Still, even with these flaws, the recommendations of the BASRP would be a huge improvement over the current situation.  Let’s put these proposals back on the table.  Let your MPP know what you think, for example through  Turn this private affair into a public discussion.

What Goes Around Comes Around

One of the most significant trends in the winescape over the past few years has been the movement to “natural” wines.  Since two interesting books on the subject have published within the past year or so, I thought it was worth taking a closer look at the phenomenon and even attempting to understand what it’s all about.  The two books, by the way, are “Naked Wine” by Alice Feiring, and “Authentic Wine”, by Jamie Goode and Sam HarropRight away you can see one of the problems – nobody agrees on a common name for the style, partly because no one seems to be able to come up with a universally accepted definition.  It’s one of those wine terms like “terroir” that everyone understands but no one can clearly define.  But what the hell – here goes…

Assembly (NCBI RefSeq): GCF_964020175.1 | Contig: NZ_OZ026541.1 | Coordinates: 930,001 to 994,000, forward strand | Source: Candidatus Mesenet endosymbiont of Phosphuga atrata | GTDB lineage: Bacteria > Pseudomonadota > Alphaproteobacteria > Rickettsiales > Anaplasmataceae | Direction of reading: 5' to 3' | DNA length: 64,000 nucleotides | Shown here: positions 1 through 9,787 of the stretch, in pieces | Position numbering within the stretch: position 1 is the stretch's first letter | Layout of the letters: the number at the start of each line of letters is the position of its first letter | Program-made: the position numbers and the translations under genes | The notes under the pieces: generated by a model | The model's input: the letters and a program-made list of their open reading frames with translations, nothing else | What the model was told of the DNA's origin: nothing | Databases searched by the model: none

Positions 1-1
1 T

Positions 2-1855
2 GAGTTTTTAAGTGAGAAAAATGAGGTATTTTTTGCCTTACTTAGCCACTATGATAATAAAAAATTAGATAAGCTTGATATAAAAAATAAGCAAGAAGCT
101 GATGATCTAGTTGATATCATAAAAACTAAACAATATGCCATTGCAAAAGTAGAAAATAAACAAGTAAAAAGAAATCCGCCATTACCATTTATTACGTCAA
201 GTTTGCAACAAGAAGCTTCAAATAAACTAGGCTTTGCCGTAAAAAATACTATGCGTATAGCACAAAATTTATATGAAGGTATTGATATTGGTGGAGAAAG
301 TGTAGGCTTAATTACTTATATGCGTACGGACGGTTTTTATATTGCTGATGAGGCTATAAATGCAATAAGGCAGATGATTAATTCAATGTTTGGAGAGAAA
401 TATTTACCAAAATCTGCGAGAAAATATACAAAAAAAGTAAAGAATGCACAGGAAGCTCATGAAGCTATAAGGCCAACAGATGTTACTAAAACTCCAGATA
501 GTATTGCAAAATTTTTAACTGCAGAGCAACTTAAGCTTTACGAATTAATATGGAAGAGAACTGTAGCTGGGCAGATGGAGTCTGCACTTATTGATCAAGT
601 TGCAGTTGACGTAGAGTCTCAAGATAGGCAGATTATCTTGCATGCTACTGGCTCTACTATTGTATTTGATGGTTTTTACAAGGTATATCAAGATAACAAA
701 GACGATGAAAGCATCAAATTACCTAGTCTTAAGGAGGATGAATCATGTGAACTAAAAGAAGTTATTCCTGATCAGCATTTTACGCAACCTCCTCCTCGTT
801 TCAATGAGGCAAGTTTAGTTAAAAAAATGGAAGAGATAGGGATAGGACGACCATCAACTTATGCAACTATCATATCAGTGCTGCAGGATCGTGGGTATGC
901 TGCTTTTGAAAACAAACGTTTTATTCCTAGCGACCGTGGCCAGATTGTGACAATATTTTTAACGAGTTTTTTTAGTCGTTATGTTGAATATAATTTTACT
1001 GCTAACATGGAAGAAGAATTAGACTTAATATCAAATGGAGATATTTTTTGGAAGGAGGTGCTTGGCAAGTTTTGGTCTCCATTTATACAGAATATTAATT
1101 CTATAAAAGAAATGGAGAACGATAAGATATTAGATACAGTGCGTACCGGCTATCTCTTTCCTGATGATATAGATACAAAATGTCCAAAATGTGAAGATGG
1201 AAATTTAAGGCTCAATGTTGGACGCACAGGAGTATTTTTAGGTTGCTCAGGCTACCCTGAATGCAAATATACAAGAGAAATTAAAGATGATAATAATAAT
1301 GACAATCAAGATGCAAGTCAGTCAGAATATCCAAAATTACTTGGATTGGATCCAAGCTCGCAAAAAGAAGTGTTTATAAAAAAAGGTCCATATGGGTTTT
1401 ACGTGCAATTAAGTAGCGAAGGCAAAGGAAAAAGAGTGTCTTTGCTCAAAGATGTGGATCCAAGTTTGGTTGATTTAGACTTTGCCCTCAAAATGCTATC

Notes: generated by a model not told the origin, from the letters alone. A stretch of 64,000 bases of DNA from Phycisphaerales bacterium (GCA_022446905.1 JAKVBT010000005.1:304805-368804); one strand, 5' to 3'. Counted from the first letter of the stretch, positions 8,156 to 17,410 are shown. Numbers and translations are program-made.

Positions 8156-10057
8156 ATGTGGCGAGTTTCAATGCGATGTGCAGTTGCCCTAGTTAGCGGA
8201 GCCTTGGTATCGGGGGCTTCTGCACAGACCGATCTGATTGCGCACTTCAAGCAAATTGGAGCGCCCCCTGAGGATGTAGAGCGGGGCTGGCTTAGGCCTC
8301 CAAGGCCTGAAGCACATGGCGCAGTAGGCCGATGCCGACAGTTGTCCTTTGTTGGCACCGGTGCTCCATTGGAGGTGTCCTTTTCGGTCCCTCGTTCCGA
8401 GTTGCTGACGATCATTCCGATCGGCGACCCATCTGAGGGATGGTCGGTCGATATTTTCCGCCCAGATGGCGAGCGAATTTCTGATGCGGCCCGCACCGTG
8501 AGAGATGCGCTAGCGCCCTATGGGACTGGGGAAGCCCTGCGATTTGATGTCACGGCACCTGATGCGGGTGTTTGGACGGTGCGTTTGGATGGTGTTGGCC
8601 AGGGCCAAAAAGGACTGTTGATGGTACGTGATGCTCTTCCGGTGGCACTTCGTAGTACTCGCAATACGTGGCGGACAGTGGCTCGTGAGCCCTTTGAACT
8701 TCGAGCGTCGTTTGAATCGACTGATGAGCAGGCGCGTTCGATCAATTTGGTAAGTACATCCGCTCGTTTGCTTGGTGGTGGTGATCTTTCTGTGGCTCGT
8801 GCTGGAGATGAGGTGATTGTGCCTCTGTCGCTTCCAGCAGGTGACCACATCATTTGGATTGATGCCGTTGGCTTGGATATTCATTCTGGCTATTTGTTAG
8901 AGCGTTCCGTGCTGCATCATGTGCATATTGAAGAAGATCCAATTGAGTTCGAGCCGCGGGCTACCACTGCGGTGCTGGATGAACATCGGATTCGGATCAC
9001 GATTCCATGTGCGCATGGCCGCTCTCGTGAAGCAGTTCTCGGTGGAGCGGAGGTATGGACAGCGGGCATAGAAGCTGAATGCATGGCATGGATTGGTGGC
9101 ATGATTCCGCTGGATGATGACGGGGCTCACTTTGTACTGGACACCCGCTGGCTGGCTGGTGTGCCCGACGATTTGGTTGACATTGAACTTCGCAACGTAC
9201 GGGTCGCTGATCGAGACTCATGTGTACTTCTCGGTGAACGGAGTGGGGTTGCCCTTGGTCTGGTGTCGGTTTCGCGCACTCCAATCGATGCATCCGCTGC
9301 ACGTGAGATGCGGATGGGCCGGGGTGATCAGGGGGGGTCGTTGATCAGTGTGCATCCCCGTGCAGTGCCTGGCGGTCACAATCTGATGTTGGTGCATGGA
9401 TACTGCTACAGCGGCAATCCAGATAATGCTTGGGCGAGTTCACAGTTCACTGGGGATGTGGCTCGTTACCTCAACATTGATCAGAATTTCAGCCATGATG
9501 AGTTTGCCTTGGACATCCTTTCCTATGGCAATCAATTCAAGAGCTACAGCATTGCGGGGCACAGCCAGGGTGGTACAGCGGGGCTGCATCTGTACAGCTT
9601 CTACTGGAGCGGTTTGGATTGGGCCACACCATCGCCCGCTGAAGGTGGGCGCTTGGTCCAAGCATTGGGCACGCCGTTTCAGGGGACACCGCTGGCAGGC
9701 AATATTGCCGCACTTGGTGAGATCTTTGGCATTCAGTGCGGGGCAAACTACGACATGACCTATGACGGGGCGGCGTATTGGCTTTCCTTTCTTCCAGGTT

It’s easier to say what natural wine is not than what it is.  In general, human input is limited to the minimum necessary to obtain the desired fermented grape juice.  It is not over-ripened, over-extracted, or over-manipulated.  None of the 60+ additives permitted (e.g. in the U.S.) is used except for some sulphur, but even that is controversial – more on that subject later.  These precepts apply both in the vineyard and in the winery, so natural wine is not equivalent to organic wine, although organic or biodynamic principles are generally applied.  Naturally occurring yeasts create the alcohol.  In a nutshell the modus operandi is “nothing added, nothing taken away.”  Now, of course, some input from the winemaker is required because if you simply leave a bucket of grapes out in the barn, you will eventually end up with very expensive vinegar.  There is crushing, possibly destemming, pressing, selection of fermentation tank, temperature control, pigeage or batonnage or not (usually not), allowance or suppression of malolactic fermentation, barrel aging, filtering (usually avoided), fining, and use of sulphur.  Now you see the problem with the term “natural” and why the search is on for a better handle.  In a way, this movement returns to the more traditional practices of the past (hence my title for this post) but employs ultra clean techniques (not always so traditional!)